3. Make something everyone can enjoy
I have to admit, I’m extremely lucky. I’ve never experienced backlash or judgment based on my food choices from my immediate or extended family. In actuality, my family is extremely receptive to plant-based diets, and even goes out of their way to make certain foods plant-based and are eager to try new recipes. However, I know that this type of acceptance isn’t the norm.
When I’m faced with situations or events that center around eating and I know not everyone (or no one) is plant-based, I make sure to bring something extra delicious that everyone can enjoy. You don’t even need to tell them that it’s vegan! Contributing ensures that there will be something that you can eat, while also opening others to the opportunity to try something that they may never have tried before. Instead of dreading time spent with family or friends who might not understand your choices, try to see it as an opportunity.
If you’re looking for ideas for eating vegan during the holidays, may I suggest my Easy Vegan Mac and Cheese, Chickpea Noodle Soup, Coconut, and Sundried Tomato Braised Chickpeas, or Easy Vegan Oatmeal Pancakes?
4. People want to be inspired, not persuaded
Persuading people to go vegan isn’t my mission. My mission is to inspire. Personally, I know very few people who decided to make the lifestyle switch to incorporating more plant-based foods into their eating pattern through arguments or persuasion. From my experience, more tend to include more plant-based foods because they’ve been inspired by seeing others do it in a positive way.
Because of this, I think it’s also important to be extra-encouraging to those we see making positive changes in their lives. Your uncle uses oat milk instead of regular milk in his coffee now? Amazing! Your friend swapped her usual turkey sandwich for chickpea mash? Awesome! Your parents use vegan butter instead of regular? Perfect! The more we acknowledge and praise others for their efforts, the more they’ll be willing to come to us when and if they want to make more changes. Plus, I’m truly of the belief that every bit counts.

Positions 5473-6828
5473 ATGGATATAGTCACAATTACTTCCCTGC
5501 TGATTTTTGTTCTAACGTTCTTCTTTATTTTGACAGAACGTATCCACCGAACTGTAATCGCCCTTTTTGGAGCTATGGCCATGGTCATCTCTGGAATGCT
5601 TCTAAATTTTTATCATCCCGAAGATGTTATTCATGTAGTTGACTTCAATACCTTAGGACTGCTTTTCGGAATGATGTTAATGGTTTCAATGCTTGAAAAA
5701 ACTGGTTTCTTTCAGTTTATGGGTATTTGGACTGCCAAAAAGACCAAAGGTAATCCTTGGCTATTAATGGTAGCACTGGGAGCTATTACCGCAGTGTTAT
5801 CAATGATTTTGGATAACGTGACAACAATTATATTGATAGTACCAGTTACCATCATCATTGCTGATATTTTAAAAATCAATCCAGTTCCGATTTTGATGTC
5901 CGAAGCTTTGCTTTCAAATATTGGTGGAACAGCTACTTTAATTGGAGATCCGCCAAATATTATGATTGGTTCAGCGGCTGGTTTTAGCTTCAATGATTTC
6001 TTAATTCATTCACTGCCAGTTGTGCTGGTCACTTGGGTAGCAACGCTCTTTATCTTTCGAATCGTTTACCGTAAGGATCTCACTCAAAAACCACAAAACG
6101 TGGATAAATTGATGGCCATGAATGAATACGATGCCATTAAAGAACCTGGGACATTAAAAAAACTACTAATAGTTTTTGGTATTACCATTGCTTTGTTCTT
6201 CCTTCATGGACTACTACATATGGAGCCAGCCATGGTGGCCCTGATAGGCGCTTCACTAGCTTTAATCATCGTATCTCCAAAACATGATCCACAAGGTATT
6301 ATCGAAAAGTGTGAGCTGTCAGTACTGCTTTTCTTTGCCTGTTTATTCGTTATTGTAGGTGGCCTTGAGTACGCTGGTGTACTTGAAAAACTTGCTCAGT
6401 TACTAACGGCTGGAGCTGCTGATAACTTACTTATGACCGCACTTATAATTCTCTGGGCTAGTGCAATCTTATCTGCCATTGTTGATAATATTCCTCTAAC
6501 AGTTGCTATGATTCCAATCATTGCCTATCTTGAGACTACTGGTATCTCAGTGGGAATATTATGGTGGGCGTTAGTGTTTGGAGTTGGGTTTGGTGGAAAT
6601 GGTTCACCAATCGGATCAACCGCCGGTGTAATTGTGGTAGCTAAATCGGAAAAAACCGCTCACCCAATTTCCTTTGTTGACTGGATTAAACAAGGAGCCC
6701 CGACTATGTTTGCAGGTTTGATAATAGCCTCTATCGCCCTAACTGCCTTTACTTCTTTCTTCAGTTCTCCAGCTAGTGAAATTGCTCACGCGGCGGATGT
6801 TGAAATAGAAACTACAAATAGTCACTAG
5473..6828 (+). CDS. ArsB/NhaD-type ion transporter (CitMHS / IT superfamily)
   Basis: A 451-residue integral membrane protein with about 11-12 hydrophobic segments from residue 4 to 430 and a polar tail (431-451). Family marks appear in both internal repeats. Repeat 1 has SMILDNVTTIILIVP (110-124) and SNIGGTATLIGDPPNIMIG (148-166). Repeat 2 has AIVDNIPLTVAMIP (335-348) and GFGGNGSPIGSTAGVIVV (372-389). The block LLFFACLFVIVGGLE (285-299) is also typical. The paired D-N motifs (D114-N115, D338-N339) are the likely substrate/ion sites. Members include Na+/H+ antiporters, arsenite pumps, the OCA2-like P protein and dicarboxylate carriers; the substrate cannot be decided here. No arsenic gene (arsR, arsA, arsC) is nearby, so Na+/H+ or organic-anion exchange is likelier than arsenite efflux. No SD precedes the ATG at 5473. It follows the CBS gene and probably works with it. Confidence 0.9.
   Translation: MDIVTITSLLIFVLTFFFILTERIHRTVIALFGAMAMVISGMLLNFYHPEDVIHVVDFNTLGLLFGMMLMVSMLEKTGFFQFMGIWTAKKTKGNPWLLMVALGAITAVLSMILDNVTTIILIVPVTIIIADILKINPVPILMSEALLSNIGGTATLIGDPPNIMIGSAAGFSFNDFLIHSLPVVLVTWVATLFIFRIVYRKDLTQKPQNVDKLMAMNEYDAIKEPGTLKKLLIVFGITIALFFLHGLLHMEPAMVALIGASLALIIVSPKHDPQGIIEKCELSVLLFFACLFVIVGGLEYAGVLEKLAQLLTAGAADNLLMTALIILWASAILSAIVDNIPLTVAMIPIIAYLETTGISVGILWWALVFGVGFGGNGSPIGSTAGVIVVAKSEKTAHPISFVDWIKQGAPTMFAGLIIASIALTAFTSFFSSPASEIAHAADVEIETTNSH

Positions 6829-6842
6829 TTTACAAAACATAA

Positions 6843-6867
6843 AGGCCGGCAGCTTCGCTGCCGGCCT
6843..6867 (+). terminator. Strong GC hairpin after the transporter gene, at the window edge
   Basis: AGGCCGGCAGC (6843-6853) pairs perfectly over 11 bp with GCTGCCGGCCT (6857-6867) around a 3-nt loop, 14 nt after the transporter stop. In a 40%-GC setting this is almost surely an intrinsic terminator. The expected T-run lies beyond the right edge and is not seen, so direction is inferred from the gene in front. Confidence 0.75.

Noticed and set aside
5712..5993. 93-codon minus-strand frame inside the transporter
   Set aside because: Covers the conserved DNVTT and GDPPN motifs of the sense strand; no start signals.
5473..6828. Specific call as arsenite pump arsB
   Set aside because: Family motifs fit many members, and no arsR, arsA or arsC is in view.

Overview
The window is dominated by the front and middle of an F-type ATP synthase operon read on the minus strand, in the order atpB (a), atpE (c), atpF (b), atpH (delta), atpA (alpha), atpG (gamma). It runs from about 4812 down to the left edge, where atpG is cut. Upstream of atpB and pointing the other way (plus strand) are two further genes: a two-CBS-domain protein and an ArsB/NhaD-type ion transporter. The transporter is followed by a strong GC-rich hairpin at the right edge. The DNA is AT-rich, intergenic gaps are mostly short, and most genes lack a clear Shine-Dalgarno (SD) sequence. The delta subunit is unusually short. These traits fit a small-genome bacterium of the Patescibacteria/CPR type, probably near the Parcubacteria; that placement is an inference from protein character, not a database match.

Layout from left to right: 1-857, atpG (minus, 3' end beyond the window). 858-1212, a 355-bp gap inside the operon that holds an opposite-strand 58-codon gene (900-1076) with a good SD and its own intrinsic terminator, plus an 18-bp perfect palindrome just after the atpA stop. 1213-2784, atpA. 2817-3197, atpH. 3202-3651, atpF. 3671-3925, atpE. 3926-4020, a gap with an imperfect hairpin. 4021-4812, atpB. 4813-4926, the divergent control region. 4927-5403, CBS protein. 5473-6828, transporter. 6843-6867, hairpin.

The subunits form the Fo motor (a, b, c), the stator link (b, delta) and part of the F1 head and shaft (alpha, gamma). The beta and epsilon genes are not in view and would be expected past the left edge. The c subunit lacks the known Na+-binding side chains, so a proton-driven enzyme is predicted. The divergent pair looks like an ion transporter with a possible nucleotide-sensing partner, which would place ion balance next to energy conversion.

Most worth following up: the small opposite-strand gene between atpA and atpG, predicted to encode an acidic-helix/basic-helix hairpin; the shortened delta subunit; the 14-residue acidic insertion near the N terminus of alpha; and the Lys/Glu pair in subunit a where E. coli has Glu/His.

5. Show compassion
Most of us didn’t grow up vegan or plant-based, and eating vegan during the holidays may be especially unfamiliar. For most of us, that switch to vegan, vegetarian or plant-based happened over time. Remembering that we all once were at a place where we weren’t ready to make a change, and may have even been outwardly resistant to it, is important.
6. Recognize that we’re a lot more similar than we are different.
It may be easy to focus on what divides us from our loved ones during this time of year, but instead, I encourage you to focus on what brings us together. Yes, food can have a lot of attachment, values, and traditions tied up in it. But if you’re lucky enough to be able to spend time with loved ones over this holiday season, I encourage you to embrace it.
Thinking of going plant-based in the new year? Or need some guidance on your already-occurring journey? Schedule a FREE 15-minute nutrition counseling discovery call to see how I can help you!
Want easy, fuss-free, delicious and nutritious recipes to enjoy over the holidays? Check out my Everyday Vegan Soups Ebook!